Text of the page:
According to the International Diabetes Federation, it is estimated that an average of 387 million people worldwide live with diabetes, with an average of 21 million people from Africa suffering from the disease. Further, it is estimated that 77% of people with diabetes live in low- to middle-income countries. Type 2 diabetes is a progressive disease requiring treatment intensification to maintain glycaemic control.
Factors that influence treatment
Even despite advances in therapy, glycaemic control is not optimal. Research indicates the following factors as influential:
- Failure to attain and sustain optimal long-term glycaemic control
- Adherence: issues associated with weight gain and hypoglycaemia
- Inadequate postprandial plasma glucose (PPG) control
- Unpredictable glucose fluctuations
- Excess CVD.
Many patients with diabetes do not adhere to their treatment due to the following reasons:
- Retrospective studies in people with Type 2 diabetes reported adherence rates of 36%-93%, for oral agents and 62%-64% for insulin
- Therapy persistence has been shown to decrease with time, and with polytherapy compared with monotherapy.
According to a study, Diabetes Care 2015, by Kirman SM et al, several patient demographics and clinical factors influence adherence to non-insulin antidiabetic medications, including: older age, male sex, higher education levels, higher income and the presence of comorbidities. According to the study, “patients who were new to therapy were 61% less likely to be adherent.”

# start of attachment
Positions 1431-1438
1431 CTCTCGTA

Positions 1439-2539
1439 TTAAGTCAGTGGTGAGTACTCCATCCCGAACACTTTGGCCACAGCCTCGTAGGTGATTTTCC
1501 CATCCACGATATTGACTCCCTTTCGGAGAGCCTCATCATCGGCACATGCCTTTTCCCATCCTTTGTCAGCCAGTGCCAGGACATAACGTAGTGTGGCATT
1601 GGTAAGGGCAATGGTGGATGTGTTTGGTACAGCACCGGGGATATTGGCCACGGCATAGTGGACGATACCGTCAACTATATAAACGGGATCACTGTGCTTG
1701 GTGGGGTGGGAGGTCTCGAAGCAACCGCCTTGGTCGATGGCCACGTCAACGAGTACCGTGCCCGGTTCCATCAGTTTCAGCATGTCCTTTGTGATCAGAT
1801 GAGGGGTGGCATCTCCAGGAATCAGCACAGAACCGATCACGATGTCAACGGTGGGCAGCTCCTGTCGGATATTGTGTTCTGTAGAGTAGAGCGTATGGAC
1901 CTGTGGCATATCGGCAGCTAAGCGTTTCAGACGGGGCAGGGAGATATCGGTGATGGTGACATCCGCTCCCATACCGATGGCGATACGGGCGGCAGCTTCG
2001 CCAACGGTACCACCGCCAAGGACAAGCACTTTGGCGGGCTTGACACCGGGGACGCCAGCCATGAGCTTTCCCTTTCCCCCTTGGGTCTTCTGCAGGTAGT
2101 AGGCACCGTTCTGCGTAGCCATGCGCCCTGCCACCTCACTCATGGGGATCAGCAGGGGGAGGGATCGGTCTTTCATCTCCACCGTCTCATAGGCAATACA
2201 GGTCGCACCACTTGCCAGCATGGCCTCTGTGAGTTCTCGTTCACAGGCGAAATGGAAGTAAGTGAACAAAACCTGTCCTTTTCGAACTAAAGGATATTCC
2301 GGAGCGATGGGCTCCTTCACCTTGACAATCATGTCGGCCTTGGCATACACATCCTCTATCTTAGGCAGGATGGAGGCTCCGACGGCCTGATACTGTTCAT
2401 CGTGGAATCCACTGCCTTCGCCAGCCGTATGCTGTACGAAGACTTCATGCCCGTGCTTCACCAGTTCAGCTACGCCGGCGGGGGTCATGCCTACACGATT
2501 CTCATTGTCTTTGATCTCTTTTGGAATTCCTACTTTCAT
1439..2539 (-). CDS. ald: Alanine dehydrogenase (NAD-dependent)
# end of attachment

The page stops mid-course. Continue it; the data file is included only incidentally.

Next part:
Patients with Type 2 diabetes, often have multiple comorbidities that contribute to increase cardiovascular (CV) risk 71% have high blood pressure (BP)
- 65% have dyslipidaemia
- 85% are overweight
Tight BP control helps to avoid CV complications
The SEMDSA (Society for Endocrinology, Metabolism and Diabetes of South Africa), guidelines will be published in May 2017.
What is the ideal treatment approach?
- Early, more aggressive treatments should be initiated in patients failing to reach goals
- Preference should be given to drugs that have a low risk of hypoglycaemia and are well tolerated
- Treatments should go beyond HbA1c control to address comorbidities such as weight gain and high blood pressure in support of CV risk factor reduction.
- Data from the Steno-2 study, suggests that more important than BP control, for reducing CV risk factors and death, in regression analysis, is lipid control.
- Patient preference should be taken into account when deciding on treatment.
Basal insulin and GLP-1
For patients unable to achieve individualised glycaemic targets with oral glucose-lowering agents, basal insulin is usually initiated and uptitrated to a fasting glucose (FG) target, but postprandial glucose may remain elevated.